Use of the Rapiscope vs chest auscultation for detection of accidental bronchial intubation in non-obese patients undergoing laparoscopic cholecystectomy

Tiberiu Ezri*, Vadim Khazin, Peter Szmuk, Benjamin Medalion, Pinhas Shechter, Israel Priel, Mordechai Loberboim, Avi A. Weinbroum

*Corresponding author for this work

Research output: Contribution to journalArticlepeer-review

20 Scopus citations


Study Objective: Main stem bronchial intubation is not always detected by routine means and may occur more frequently during laparoscopic procedures. Tracheal tube positional changes in non-obese patients undergoing laparoscopic cholecystectomy were detected by either the Rapiscope (Cook Critical Care, Bloomington, Ind) or chest auscultation. Design: Prospective, double-blind, crossover study. Setting: University hospital. Patients: Forty non-obese patients (BMI <28 kg•m-2), aged 18 to 80 years, American Society of Anesthesiologists risk class I-III, who underwent elective laparoscopic cholecystectomy were enrolled in this double-blind, prospective study. Interventions: After endotracheal intubation by one anesthesiologist, two other anesthesiologists assessed the tracheal tube's positioning by either the Rapiscope or chest auscultation; the results of one anesthesiologist's measurement were concealed from the other. Measurements: Assessments of the endotracheal tube tip's position were performed after intubation, head-down, and head-up positioning, after maximal abdominal insufflation and before extubation. At the same time points, Spo2, ETco2, and peak inspiratory pressures were also recorded. Main Results: Postintubation Rapiscope assessment revealed normal tracheal positioning of the tube's tip in all patients. Changes in tube's position were subsequently detected by the Rapiscope in 16 patients. In 8 cases, the tip moved endobronchially. Half of the endobronchial intubations occurred after maximal abdominal insufflation and the other half after changing the table position from neutral to 30° head-down. Chest auscultation detected bronchial intubation in two cases only (P = .01). There were 4 additional events of downward movements and 4 events of cephalad migration of the tube's tip identified by the Rapiscope only. ETco2, Spo2, and peak inspiratory pressures did not change in patients who did experience bronchial intubation. Conclusion: The Rapiscope detected significantly more events of endobronchial intubation as compared with chest auscultation; it could be considered useful during procedures where tracheal tube movements are potential.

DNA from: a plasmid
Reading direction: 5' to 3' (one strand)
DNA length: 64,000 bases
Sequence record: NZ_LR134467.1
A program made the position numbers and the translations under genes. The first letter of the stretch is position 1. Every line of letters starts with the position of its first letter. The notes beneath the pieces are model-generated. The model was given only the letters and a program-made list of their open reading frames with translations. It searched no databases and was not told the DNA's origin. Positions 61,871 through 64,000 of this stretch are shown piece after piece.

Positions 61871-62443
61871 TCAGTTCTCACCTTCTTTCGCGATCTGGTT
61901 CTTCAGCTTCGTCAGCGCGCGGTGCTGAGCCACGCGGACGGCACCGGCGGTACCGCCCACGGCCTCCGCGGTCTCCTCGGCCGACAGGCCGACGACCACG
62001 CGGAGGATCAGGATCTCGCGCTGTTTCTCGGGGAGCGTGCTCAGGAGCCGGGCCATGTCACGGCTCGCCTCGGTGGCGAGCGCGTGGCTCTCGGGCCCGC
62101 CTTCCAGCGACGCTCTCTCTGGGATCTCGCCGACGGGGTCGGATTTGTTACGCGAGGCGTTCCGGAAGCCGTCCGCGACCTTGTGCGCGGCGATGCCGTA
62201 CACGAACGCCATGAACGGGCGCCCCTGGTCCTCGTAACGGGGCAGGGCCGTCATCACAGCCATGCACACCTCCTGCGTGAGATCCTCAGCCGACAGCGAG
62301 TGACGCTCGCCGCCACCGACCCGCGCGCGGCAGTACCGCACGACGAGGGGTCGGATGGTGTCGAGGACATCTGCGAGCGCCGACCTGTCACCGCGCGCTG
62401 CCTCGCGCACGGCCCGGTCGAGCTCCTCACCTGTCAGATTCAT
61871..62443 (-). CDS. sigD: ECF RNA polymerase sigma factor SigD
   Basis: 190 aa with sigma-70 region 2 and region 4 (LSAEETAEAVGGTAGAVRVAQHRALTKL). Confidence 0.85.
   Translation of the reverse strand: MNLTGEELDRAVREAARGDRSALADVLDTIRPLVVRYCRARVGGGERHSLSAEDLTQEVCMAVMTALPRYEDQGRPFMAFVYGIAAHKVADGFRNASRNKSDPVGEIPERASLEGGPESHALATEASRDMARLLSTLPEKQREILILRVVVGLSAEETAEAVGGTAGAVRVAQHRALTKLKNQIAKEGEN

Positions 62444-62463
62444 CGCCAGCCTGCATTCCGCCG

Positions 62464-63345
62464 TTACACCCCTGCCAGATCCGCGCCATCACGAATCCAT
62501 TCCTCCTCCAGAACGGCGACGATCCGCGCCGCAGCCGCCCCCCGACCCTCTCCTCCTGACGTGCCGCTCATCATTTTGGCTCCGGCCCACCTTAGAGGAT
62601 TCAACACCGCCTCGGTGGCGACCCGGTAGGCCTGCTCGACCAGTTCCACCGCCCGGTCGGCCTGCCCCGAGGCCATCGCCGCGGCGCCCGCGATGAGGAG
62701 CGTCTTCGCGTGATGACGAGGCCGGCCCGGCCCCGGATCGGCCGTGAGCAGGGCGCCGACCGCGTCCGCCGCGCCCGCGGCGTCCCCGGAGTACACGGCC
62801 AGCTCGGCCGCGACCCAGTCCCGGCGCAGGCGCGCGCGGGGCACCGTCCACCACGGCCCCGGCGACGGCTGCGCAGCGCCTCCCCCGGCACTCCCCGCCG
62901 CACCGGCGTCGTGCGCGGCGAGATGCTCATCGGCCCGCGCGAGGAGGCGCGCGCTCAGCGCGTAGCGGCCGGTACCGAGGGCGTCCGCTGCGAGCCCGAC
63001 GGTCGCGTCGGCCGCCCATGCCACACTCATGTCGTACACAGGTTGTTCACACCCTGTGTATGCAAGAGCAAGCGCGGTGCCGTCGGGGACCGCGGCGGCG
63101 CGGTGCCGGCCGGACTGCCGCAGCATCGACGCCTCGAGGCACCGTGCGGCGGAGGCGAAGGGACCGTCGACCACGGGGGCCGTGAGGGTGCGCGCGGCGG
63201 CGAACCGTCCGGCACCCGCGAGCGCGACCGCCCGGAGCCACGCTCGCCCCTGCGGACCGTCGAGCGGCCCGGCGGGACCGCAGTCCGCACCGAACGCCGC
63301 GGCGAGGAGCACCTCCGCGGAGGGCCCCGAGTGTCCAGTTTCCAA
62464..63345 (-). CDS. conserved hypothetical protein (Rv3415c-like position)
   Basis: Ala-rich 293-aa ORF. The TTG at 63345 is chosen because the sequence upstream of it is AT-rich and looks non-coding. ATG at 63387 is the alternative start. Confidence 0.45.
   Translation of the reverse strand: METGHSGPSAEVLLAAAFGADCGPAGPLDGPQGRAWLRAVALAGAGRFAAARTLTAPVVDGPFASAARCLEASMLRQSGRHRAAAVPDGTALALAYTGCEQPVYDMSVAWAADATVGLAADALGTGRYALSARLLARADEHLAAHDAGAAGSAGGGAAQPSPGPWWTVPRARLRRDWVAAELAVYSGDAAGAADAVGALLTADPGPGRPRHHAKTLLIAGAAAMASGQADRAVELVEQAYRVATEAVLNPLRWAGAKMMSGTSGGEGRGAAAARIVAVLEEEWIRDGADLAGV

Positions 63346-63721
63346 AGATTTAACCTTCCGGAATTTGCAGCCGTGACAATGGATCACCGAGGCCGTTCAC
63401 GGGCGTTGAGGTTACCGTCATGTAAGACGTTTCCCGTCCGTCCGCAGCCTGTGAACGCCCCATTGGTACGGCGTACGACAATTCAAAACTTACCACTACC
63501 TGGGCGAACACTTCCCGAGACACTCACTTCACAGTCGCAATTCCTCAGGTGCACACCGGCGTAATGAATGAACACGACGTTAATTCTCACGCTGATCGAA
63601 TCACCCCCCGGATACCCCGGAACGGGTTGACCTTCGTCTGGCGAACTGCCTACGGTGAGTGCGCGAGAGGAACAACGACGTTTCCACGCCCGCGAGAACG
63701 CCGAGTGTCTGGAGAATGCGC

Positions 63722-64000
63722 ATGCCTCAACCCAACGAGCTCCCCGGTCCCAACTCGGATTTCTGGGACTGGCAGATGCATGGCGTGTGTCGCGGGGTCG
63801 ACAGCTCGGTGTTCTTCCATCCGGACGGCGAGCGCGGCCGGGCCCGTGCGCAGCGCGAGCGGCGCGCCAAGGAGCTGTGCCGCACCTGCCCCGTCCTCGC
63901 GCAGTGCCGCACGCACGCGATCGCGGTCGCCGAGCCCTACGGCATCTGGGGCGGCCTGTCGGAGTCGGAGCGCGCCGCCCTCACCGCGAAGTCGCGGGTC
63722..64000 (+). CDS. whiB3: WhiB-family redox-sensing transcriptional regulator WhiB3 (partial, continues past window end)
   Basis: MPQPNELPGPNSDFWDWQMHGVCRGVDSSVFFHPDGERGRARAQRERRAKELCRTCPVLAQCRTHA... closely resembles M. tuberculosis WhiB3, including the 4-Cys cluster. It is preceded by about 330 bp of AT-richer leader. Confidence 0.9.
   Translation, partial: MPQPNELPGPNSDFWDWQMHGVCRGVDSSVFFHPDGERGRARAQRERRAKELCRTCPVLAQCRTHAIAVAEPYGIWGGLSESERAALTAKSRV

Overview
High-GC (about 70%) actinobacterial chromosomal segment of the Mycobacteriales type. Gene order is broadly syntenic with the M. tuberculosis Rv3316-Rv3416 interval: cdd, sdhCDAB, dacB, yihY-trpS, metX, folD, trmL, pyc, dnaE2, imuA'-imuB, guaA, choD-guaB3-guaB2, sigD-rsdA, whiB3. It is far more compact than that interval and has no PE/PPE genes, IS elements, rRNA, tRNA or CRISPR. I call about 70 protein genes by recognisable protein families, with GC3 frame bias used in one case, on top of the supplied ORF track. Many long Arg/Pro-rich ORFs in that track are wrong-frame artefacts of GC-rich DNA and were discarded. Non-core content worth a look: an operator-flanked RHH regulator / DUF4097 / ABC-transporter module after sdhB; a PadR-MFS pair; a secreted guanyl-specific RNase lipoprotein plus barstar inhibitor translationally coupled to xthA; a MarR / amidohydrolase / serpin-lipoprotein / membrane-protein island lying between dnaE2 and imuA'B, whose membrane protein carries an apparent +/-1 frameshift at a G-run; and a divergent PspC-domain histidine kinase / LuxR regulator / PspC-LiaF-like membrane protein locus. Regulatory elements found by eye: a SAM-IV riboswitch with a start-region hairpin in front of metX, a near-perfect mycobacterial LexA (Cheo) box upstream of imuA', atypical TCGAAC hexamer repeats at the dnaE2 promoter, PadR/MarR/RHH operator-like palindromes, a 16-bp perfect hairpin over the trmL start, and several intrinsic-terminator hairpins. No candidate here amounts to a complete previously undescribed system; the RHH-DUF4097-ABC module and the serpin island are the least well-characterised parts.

Original languageEnglish
Pages (from-to)118-123
Number of pages6
JournalJournal of Clinical Anesthesia
Issue number2
StatePublished - Mar 2006
Externally publishedYes


  • Bronchial intubation
  • Chest auscultation
  • Detection
  • Rapiscope


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